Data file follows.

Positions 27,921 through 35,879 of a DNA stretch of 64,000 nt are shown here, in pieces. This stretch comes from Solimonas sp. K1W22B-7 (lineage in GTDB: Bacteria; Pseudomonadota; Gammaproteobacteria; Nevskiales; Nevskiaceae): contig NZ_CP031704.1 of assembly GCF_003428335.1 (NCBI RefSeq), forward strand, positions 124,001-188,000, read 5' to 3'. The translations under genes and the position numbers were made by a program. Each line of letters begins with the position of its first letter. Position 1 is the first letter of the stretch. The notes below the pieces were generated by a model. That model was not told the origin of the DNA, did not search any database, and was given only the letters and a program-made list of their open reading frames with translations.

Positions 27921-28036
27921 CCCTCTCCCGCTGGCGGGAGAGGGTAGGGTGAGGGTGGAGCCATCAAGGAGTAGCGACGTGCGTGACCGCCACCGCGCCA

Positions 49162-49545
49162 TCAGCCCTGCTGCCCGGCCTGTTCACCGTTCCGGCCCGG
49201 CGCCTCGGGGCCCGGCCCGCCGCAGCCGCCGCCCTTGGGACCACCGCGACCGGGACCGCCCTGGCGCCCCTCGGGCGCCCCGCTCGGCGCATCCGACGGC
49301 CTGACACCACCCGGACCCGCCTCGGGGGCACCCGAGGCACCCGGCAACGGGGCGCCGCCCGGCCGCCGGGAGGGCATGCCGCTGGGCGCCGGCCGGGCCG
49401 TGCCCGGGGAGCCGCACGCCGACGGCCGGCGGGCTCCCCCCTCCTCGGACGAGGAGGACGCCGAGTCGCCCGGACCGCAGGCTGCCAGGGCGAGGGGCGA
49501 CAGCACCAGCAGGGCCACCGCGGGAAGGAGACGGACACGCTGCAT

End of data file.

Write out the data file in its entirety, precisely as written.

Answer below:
Positions 27,921 through 35,879 of a DNA stretch of 64,000 nt are shown here, in pieces. This stretch comes from Solimonas sp. K1W22B-7 (lineage in GTDB: Bacteria; Pseudomonadota; Gammaproteobacteria; Nevskiales; Nevskiaceae): contig NZ_CP031704.1 of assembly GCF_003428335.1 (NCBI RefSeq), forward strand, positions 124,001-188,000, read 5' to 3'. The translations under genes and the position numbers were made by a program. Each line of letters begins with the position of its first letter. Position 1 is the first letter of the stretch. The notes below the pieces were generated by a model. That model was not told the origin of the DNA, did not search any database, and was given only the letters and a program-made list of their open reading frames with translations.

Positions 27921-28036
27921 CCCTCTCCCGCTGGCGGGAGAGGGTAGGGTGAGGGTGGAGCCATCAAGGAGTAGCGACGTGCGTGACCGCCACCGCGCCA

Positions 49162-49545
49162 TCAGCCCTGCTGCCCGGCCTGTTCACCGTTCCGGCCCGG
49201 CGCCTCGGGGCCCGGCCCGCCGCAGCCGCCGCCCTTGGGACCACCGCGACCGGGACCGCCCTGGCGCCCCTCGGGCGCCCCGCTCGGCGCATCCGACGGC
49301 CTGACACCACCCGGACCCGCCTCGGGGGCACCCGAGGCACCCGGCAACGGGGCGCCGCCCGGCCGCCGGGAGGGCATGCCGCTGGGCGCCGGCCGGGCCG
49401 TGCCCGGGGAGCCGCACGCCGACGGCCGGCGGGCTCCCCCCTCCTCGGACGAGGAGGACGCCGAGTCGCCCGGACCGCAGGCTGCCAGGGCGAGGGGCGA
49501 CAGCACCAGCAGGGCCACCGCGGGAAGGAGACGGACACGCTGCAT